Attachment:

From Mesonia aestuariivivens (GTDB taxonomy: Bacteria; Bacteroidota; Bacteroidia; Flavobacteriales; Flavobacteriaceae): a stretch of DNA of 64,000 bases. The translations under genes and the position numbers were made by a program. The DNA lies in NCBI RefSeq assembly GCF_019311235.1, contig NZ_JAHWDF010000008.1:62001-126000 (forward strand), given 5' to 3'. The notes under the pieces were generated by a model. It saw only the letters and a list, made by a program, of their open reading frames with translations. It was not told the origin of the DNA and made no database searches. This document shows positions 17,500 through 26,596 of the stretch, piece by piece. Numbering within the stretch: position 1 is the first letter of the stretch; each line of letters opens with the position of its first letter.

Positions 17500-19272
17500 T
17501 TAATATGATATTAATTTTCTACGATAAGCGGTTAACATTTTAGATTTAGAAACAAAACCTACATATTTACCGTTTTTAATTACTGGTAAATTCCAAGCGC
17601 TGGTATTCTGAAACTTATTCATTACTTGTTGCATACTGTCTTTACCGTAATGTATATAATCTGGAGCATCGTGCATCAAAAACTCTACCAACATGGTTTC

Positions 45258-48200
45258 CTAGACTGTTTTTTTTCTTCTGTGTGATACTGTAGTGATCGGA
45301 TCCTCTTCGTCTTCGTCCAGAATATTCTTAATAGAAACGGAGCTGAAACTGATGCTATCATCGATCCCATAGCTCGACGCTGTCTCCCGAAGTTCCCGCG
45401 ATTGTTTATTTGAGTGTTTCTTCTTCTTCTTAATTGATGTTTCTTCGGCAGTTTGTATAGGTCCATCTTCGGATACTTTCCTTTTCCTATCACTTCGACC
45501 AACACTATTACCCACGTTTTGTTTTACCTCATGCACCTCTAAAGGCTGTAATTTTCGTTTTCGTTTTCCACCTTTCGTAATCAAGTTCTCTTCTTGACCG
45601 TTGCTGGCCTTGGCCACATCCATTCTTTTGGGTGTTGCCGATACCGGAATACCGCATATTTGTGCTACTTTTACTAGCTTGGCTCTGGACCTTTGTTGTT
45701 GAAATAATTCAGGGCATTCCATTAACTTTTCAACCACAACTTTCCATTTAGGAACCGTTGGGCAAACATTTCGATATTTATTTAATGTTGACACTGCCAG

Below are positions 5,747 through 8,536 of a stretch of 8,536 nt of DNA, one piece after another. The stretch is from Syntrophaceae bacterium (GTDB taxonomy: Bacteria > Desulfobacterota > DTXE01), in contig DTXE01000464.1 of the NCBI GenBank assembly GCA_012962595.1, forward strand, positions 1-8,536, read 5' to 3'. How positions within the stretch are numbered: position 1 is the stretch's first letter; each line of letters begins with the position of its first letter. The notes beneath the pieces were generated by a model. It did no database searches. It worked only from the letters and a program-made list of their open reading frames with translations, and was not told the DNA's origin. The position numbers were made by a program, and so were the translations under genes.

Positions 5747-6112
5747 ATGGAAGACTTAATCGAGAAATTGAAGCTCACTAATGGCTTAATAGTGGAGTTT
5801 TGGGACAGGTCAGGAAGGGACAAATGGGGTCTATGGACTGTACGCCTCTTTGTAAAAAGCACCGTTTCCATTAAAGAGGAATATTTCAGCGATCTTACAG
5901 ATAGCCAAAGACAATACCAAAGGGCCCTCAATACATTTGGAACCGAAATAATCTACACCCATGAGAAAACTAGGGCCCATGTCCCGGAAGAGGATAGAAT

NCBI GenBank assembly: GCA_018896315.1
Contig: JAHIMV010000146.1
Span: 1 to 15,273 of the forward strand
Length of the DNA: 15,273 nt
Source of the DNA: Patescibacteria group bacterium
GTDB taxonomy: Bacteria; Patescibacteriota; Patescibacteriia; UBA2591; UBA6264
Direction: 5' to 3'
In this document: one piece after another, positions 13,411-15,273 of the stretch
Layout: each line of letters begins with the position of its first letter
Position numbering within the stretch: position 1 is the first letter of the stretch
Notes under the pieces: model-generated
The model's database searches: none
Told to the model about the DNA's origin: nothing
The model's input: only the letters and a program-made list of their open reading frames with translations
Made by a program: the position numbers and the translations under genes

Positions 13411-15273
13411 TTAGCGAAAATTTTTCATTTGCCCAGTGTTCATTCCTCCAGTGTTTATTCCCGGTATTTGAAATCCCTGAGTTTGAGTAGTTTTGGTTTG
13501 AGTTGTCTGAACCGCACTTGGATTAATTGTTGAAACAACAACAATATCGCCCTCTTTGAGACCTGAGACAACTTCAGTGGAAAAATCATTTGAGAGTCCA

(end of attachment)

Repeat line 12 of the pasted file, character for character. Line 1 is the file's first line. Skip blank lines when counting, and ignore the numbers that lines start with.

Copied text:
45701 GAAATAATTCAGGGCATTCCATTAACTTTTCAACCACAACTTTCCATTTAGGAACCGTTGGGCAAACATTTCGATATTTATTTAATGTTGACACTGCCAG